High-profile corporates like Disney and Microsoft have traditionally been among the leading buyers of carbon offsets that save endangered rainforest, but a new initiative is betting that these offsets – with their unique, compelling stories – will resonate with individuals as well.
10 February 2015 | Forest carbon has always been a touchy-feely way to reduce your carbon footprint – after all, by purchasing a REDD offset, you’re doing more than just fulfilling the requirement of the acronym and “Reducing Emissions from Deforestation and forest Degradation.” If the project is properly-structured, you’re helping a specific community save a specific patch of endangered rainforest – and in a way that often helps them build schools, fund healthcare, and develop sustainable sources of income for the future.
These features could make REDD offsets ideal for individuals – the millions of people around the world who want to be carbon-neutral but don’t know how to offset the few tons of emissions they inevitably generate. The overwhelming majority of REDD offsets, however, are purchased by corporations.
Today, the Code REDD consortium announced a new initiative called “Stand For Trees“, which aims to change that by using social media and crowd-funding to tell the stories of individual REDD projects and make it easier than ever for individuals to make direct purchases. The site, www.standfortrees.org, was created with funding from the U.S. Agency for International Development (USAID), and is mobile-enabled.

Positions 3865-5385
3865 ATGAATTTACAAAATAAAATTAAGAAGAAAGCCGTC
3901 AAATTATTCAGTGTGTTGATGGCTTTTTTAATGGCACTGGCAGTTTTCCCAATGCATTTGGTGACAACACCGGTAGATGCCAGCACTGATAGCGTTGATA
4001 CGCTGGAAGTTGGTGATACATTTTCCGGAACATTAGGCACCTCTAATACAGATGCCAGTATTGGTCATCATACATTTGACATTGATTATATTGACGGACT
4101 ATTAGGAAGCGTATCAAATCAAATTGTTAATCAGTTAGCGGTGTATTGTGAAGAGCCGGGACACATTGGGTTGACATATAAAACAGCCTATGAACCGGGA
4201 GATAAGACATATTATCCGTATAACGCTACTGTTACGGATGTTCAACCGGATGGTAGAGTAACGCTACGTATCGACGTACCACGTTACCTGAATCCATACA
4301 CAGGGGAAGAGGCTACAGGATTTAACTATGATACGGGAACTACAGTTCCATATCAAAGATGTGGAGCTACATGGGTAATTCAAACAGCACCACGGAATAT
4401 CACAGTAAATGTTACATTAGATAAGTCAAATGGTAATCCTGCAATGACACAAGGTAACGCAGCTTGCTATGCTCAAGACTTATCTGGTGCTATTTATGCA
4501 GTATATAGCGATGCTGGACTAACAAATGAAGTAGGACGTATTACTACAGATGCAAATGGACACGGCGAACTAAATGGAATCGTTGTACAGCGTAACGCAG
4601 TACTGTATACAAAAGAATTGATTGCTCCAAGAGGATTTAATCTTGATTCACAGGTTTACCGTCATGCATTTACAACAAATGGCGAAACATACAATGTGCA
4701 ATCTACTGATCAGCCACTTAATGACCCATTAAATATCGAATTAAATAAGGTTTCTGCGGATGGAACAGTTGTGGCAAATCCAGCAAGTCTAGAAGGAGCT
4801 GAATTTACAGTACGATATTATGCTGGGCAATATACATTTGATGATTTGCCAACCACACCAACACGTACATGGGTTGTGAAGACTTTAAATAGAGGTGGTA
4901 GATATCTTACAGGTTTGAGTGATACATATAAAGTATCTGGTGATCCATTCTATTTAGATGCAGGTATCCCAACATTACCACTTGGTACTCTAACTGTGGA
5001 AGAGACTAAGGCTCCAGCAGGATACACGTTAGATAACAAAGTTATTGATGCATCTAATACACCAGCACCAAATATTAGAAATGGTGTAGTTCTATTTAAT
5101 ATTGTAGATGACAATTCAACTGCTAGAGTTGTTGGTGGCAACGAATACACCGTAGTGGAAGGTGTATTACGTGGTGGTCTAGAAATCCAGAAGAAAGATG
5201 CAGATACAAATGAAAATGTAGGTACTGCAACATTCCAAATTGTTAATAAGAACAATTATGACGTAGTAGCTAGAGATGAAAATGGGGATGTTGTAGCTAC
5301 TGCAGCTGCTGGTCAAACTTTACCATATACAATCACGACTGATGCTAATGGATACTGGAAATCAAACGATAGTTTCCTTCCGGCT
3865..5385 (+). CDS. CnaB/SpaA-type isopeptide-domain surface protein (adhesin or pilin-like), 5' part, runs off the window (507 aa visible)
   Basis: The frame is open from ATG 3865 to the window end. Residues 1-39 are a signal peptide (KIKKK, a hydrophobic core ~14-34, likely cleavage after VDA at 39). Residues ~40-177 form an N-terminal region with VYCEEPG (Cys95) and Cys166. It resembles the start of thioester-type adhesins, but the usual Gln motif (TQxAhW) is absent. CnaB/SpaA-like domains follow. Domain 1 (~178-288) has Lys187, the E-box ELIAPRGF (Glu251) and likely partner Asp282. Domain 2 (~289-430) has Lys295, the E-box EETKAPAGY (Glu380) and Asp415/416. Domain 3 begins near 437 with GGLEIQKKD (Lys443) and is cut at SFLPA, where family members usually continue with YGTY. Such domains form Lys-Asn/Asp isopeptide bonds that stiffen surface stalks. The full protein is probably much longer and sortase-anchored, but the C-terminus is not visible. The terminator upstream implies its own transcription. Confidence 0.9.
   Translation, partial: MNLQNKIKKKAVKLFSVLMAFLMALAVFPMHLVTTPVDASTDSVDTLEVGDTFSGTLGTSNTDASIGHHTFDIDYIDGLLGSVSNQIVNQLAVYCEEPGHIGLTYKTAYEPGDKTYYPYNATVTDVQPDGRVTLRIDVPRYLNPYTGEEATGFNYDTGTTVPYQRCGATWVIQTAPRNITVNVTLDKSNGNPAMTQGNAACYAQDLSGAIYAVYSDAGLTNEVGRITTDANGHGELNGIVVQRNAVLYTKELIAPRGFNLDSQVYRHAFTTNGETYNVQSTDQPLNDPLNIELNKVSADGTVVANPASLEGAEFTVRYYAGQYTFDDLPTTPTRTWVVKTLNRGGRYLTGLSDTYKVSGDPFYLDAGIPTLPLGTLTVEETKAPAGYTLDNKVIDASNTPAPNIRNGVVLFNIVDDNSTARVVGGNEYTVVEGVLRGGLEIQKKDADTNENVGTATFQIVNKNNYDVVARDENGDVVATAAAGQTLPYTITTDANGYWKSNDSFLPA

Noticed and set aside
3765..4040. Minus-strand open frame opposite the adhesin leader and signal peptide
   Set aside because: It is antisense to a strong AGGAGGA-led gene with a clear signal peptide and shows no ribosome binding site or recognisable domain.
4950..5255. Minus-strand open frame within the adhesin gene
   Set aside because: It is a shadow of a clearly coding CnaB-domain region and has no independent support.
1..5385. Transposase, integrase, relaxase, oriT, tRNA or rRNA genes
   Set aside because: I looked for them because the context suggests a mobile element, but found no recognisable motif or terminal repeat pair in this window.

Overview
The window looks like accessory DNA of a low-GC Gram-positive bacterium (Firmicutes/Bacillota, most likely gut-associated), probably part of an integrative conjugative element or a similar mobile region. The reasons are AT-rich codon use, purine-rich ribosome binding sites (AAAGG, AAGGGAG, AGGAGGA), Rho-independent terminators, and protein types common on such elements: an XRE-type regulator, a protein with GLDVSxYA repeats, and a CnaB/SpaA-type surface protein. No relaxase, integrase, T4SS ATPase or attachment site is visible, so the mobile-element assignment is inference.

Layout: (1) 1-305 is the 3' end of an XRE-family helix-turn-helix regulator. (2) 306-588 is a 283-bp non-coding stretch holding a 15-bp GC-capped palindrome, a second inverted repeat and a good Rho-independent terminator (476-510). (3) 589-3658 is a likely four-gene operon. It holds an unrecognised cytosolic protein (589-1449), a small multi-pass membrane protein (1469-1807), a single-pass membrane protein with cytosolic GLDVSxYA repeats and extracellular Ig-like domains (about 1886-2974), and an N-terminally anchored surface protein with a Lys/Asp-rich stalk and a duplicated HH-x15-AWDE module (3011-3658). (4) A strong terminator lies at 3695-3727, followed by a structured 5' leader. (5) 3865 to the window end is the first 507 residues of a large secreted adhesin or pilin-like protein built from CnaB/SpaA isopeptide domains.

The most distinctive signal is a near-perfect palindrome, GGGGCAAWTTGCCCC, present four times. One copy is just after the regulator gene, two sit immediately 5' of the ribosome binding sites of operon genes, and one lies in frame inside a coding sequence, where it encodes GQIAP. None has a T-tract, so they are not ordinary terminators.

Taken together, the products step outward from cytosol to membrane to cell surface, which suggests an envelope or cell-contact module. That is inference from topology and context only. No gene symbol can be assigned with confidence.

The site offers short summaries of each project, and makes it possible to purchase in quantities as low as a half-tonne. (For reference, the average American household emits about 7 tonnes of carbon dioxide per year.) For now, the site only lists projects that have been dual-certified by both the Verified Carbon Standard and the Climate Community and Biodiversity Alliance, but the palette may be expanded to include projects certified under other standards as well. The credits are registered on the world’s largest environmental registry services provider, Markit.
For project developers, the program offers higher payouts than they would generally receive in the wholesale market and also a higher profile. The offsets on Stand for Trees are priced at $10 each, with the projects themselves receiving nearly $9 of that. Code REDD charges a 75-cent per tonne administrative fee, and the Markit registry charges an additional 2 cents to track the offsets. On top of that, there’s a 2.9% sales fee and a transaction fee of 30 cents per transaction – regardless of size.
Academy Award nominated actor Edward Norton, who also serves as the United Nation’s Goodwill Ambassador for Biodiversity, said: “Stand For Trees can be a game-changer by harnessing the power of crowd-funding to protect forests, the air we breathe, and the climate that sustains us. It offers a clear and affordable way to make a real difference.”